New audio has been released of Princess Diana talking about how Britain’s Prince Charles – now King Charles III – was disappointed that they were having a boy, not a girl, when Prince Harry was born.
The late princess recorded a series of audio tapes in the 1990s and had them secretly delivered to author Andrew Morton before her death in a high-speed car crash in 1997.
Some of the audio is being heard for the first time ahead of a documentary coming out next year called, “Diana: The Rest of Her Story.”
Thursday marked 26 years since Diana’s death.
ABC’s Good Morning America got an exclusive listen to the tapes in which Diana says her husband wouldn’t even talk to her stepmother Raine Spencer.
“Because at Harry’s Christening, Charles went up to mummy and said, ‘You know we were so disappointed, we thought it would be a girl,’” she said.
“And mummy snapped his head off and said, ‘You should realize how lucky you are to have a child that’s normal,’” she recalled.
Diana said ever since that day, “a shutter’s come down, and that’s what he does when he gets somebody answering back at him.”
Prince Harry and his wife Meghan announced in January, 2020 that they were stepping back from their roles as senior members of the British royal family and planned to split their time between the United Kingdom and North America, as they worked towards becoming financially independent.
In response, late Queen Elizabeth II said in a statement then that they would no longer be performing work duties and would cease receiving public funds for royal duties.
In the newly released recordings, Diana also discusses the troubled relationship she had with her stepmother.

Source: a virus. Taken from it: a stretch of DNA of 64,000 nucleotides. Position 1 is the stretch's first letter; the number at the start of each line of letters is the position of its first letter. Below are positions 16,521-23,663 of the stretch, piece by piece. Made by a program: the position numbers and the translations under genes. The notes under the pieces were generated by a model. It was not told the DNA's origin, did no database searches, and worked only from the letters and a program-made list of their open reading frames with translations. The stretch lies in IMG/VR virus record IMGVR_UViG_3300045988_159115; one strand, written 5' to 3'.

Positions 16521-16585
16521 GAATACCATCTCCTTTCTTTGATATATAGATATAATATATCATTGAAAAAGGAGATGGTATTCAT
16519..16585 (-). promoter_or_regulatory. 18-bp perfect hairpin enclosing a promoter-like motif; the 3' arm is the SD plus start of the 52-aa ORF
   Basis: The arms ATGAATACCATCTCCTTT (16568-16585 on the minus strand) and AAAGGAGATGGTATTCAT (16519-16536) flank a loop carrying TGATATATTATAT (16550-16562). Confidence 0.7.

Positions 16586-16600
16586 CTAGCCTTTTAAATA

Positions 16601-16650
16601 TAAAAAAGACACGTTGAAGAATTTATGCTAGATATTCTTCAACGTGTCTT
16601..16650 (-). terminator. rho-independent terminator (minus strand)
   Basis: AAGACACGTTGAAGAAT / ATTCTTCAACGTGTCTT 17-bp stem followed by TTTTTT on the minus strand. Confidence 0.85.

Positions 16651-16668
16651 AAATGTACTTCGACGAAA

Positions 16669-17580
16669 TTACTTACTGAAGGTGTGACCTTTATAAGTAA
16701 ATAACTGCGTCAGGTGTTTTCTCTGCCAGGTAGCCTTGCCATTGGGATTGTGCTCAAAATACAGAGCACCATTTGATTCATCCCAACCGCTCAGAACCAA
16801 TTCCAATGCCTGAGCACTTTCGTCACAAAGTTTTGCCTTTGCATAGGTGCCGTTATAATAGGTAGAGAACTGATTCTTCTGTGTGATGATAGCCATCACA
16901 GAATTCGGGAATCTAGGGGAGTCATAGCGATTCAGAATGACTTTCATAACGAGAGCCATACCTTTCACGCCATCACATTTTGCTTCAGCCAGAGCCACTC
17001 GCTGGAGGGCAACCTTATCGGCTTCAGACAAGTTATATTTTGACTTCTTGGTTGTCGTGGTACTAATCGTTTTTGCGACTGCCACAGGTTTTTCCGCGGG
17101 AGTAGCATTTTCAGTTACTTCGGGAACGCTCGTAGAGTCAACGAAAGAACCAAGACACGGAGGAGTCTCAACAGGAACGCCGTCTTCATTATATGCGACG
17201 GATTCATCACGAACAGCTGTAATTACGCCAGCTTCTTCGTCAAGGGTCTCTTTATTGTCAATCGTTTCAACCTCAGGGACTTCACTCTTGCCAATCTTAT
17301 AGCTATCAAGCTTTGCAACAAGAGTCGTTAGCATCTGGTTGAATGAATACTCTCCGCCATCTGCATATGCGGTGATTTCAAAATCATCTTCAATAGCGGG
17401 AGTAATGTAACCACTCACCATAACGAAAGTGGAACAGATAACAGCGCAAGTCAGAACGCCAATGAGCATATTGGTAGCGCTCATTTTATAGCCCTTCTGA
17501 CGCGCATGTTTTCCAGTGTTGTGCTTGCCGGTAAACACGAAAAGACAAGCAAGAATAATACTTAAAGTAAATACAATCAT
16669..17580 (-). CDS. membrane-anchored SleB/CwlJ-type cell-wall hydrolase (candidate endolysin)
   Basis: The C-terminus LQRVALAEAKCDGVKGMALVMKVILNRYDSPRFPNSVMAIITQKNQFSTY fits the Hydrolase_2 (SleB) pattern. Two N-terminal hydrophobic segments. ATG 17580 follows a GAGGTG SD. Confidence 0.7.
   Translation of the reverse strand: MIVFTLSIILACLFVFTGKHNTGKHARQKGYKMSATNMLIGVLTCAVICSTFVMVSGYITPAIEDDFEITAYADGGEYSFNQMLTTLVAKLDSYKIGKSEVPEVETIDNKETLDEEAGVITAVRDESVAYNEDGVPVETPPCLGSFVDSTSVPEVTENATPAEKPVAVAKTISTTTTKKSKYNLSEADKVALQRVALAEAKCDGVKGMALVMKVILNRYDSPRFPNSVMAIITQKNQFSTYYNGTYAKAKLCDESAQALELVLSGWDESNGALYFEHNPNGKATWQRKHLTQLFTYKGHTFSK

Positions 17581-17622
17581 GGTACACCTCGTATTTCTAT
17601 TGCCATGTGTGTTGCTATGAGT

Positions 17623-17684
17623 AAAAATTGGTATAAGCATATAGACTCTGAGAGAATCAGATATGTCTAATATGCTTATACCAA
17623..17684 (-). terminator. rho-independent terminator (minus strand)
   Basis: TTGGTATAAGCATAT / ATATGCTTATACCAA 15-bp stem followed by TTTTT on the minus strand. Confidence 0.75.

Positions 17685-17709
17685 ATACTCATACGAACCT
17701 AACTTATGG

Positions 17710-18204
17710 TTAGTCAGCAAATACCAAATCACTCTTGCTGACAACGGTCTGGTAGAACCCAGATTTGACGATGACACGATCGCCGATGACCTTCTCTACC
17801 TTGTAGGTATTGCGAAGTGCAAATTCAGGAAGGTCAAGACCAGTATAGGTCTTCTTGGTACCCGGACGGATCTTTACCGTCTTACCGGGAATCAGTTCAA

“And I said, ‘I hate you so much. If you only knew how much we all hated you for what you’ve done. You’ve ruined the house. You’ve spent Daddy’s money.’ I said everything I possibly could,” she said.
She recalled Spencer reacting by saying she had “no idea how much pain your mother put your father through.”
The late Princess responded: ‘Pain, Raine? That’s one word you don’t even know how to relate to. In my job and in my role, I see people suffer like you’ve never seen. And you call that pain? I said, you’ve got a lot to learn.’ I remember really going for her gullet.”
Her biographer Andrew Morton told ABC’s Good Morning America Friday that there is a real “poignancy” in hearing her voice and first-hand views of the monarchy.
“She never thought for a second that Camilla would become queen, so we have a very different perspective on unfolding history,” Morton said.
There are seven hours of tapes in total. When asked if he would release more audio, Morton said, “There is global interest, but we’ll have to see what happens.”